by Yoshiro Takayasu
Translated by Toshiya Kamei
This story first appeared in Delos in May, 2019
Ryota got off the train at a station in a fishing village. As he walked out of the station, a flyer posted on the wall caught his eye: “Apprentice Fisherman Wanted.” It also said, “All You Can Eat Fish.” Ryota had a weakness for fish. That’s because he was actually a kappa, a water goblin. There was a complicated reason why the kappa was in the human world.
Ryota’s village was situated on a sandbank in the Izumi River in northern Japan. As humans continued to destroy nature, however, it became difficult to live there. Many kappa left the familiar river. Some migrated to a poor neighboring village called Tanuki Village while others departed for distant foreign lands.
Kappa can turn themselves into humans quite easily. The shell on a kappa’s back is actually detachable, unlike a turtle shell. The dish on top of its head is merely a bald spot, so you can’t tell kappa apart from humans if they wear hairpieces. You may often come across drawings of pointy-mouthed kappa, but painters tend to exaggerate the facial expressions they make when they happen to be angry.
Before long all the kappa were gone from the village in the Izumi River Basin, and Ryota and his father were the only ones still remaining there.
“I’ve lived all my life as the master of this river. I have no intention of living anywhere else.”
That was what his father had often said. His father’s stubborn determination seemed noble to Ryota, and he wanted to continue living in the Izumi River just like his father, if possible.
His father died at the age of two hundred. His death was a bit premature for a kappa. It’s likely that the subpar living conditions hastened his death. Now all alone, Ryota lived for a while taking care of his father’s tomb, but the winter when he turned fifteen, he finally ran out of food and went to a town where humans lived.
At first, Ryota didn’t know how to live in human society. His understanding of human language was if that of a small child. Hungry and unable to move, he was picked up by the police. A fifteen-year-old kappa looks like a child of five or six years.
“How old are you? What’s your name?” A lot of questions were asked, but he only repeated that he didn’t know. He was placed in an orphanage and lived there for the next ten-odd years. As he ate human food and lived among humans, he aged like a human.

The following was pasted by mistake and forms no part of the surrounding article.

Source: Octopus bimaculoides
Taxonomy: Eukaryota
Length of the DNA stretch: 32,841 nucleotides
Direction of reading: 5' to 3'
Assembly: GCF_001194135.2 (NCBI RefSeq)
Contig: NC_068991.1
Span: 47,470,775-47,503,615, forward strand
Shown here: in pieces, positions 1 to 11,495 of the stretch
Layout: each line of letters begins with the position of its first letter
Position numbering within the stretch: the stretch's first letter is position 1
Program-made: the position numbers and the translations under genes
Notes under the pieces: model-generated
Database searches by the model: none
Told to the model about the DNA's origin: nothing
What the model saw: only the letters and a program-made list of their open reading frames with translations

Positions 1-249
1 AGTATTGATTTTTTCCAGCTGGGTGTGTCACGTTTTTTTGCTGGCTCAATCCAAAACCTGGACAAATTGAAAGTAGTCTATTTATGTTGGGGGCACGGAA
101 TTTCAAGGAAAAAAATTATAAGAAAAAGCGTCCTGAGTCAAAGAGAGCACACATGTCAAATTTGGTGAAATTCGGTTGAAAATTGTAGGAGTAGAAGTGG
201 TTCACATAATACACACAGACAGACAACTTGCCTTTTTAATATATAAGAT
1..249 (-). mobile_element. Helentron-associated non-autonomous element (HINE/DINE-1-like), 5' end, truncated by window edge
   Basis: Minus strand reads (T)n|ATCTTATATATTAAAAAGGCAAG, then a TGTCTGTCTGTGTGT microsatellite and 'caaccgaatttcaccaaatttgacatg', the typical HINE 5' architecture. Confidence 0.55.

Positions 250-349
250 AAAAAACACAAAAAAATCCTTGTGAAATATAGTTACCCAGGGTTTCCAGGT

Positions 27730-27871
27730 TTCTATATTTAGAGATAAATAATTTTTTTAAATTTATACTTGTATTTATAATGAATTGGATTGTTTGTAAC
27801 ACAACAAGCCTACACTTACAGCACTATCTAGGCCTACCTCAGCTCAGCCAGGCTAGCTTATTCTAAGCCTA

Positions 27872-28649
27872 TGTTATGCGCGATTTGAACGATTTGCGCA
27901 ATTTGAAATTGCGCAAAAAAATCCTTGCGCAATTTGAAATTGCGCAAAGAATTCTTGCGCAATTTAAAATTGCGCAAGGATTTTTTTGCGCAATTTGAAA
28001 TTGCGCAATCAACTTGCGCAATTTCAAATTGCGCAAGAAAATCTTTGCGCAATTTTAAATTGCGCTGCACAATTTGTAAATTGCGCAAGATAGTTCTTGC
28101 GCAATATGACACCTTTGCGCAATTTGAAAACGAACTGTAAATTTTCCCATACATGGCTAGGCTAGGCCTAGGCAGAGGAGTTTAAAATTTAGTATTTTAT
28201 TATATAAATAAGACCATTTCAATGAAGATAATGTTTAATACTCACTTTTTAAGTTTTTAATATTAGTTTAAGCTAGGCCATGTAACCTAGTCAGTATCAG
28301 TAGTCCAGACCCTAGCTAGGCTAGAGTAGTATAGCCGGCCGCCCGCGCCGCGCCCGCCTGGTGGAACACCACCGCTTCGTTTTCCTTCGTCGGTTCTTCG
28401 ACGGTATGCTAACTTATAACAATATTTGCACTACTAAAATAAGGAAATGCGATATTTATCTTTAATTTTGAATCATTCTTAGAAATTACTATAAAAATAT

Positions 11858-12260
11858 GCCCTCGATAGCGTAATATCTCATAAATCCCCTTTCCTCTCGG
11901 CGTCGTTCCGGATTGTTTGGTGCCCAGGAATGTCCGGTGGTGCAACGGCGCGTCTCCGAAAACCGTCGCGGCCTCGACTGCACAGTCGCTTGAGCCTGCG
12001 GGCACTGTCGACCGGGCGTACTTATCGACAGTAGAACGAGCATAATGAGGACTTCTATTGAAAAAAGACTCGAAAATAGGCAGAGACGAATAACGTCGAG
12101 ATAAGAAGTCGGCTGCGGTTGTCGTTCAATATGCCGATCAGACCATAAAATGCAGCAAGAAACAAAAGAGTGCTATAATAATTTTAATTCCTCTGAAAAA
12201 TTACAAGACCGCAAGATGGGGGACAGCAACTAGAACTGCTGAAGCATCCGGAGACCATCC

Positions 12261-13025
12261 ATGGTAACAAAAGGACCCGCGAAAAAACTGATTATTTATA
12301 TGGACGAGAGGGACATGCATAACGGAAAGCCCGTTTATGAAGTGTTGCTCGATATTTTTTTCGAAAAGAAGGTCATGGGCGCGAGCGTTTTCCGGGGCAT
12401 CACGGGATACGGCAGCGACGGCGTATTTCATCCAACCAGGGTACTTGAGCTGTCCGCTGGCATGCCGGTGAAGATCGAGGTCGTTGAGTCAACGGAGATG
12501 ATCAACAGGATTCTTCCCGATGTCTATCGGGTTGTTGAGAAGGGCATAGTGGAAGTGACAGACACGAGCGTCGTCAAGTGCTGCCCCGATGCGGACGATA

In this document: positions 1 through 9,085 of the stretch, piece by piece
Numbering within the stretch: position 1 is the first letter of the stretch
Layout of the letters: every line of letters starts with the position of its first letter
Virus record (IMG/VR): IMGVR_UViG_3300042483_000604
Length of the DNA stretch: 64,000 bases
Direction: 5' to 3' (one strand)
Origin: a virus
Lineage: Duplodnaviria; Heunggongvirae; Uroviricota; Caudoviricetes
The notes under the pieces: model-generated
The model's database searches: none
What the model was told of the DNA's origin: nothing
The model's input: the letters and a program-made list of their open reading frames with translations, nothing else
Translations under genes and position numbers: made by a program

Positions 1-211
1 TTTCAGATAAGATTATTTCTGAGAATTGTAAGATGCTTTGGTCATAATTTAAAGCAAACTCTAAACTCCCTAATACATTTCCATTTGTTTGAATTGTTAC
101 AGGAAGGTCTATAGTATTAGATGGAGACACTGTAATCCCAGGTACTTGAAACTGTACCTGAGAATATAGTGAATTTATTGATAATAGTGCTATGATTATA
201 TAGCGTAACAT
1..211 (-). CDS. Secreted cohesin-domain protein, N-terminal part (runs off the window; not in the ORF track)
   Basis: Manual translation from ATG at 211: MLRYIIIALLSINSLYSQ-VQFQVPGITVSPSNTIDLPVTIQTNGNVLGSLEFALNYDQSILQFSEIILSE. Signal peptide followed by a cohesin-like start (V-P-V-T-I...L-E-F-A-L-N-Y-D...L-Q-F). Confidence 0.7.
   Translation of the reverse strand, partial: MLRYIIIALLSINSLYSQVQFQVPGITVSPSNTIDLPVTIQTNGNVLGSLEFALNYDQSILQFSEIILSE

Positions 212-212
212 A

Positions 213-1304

Ten years had passed since he graduated from high school and became independent. He began to think it wasn’t half bad to live as a human. Then he got acquainted with a girl. She was his first love.
However, Ryota had no idea how to nurture his love. He read books on marriage and talked to friends, but his worries only grew. What was he supposed to do with his life? How could they raise a child after they were married? What was a good life? How could he maintain his pride as a kappa, which had made his life worth living? More than anything else, how exactly would being a kappa influence his life?
Perhaps because he held such doubts, their relationship, which had lasted about two years, began to cool down, and she started implying that she wanted to break up with him. One day she handed him a letter, saying “Read this.” Ryota thought it was a goodbye letter.
Ryota quit his job and went on a trip with no destination in mind.
He opened the letter in the train.
“I know your secret. You’re actually a kappa. I, too, have a secret. My ancestors were from Tanuki Village, and I’m a tanuki. Humans keep destroying nature selfishly, but the two of us can find a way to live together even in such a difficult world. I can go anywhere in order to live. We tanuki pride ourselves in surviving. The same goes for the kappa tribe, doesn’t it?”
When Ryota finished reading the letter, he jumped off the train. Then he found himself at a station in Chiba Prefecture, where he spotted the flyer that read “Apprentice Fisherman Wanted.” Ryota called her cell phone in front of the flyer.
“I think I’ll be a fisherman in this town. If you don’t mind being with a kappa, why don’t you join me here? It’s dawned on me that you should pride yourself in living your life to the fullest, whether you’re a kappa or a tanuki.”
Suddenly, someone poked Ryota’s back. It was his girlfriend who secretly followed him on his trip.
“So you’ve finally realized that, Ryota the Kappa,” she said with a smile.
A few years later they were married and a child was born. That child is me, writing down this story.
© Copyright Yoshiro Takayasu and Toshiya Kamei
A retired high school science teacher, Yoshiro Takayasu lives in Togane, Chiba with his wife and fellow poet Mitsuko. He is the author of several poetry collections, including Mukashimukashi (1982) and Jigenkyo (1987), as well as the short story collections Omagatoki (1999) and Yamazakura (2017).
Toshiya Kamei holds an MFA in Literary Translation from the University of Arkansas. His translations have appeared in venues such as Clarkesworld, The Magazine of Fantasy & Science Fiction, and Strange Horizons.
Read the Rest of the November Issue
- How to Give Your Toddler a Tail by Amanda Helms
- I’m Not Ready to Leave by Zion Mc Neil
- Ife’s Ride by Tracy Ramey
- Blended Mer-Family by Lisa Wee
- Field Trip to See the Mermaid by Beth Cato
- Love Unlike Us by Beata Garrett
- Suburban Mermaids by Elya Braden
- Babysitting a Kraken by AJ Hartson and Wakey Nelson
- Cupid Under the Sea by Debra Goelz
- Cupid Under the Sea by Kate Stailey
- Dumi by AJ Hartson and Wakey Nelson
- Exchange (A Coral Study) by Katherine Quevedo
- Ila, The Mermaid of Batticaloa by Sharanya Manivannan
- Reunion With My Mermaid Dolls by Jennifer Fenn
- The Pied Piper vs. the Sirens by Gwynne Garfinkle
- Ryota the Kappa by Yoshiro Takayasu
- Sunlit Surface, Depths Below by Maria Haskins
- Past Waves by Lawrence M. Schoen
- The Tail End by Jennifer Loring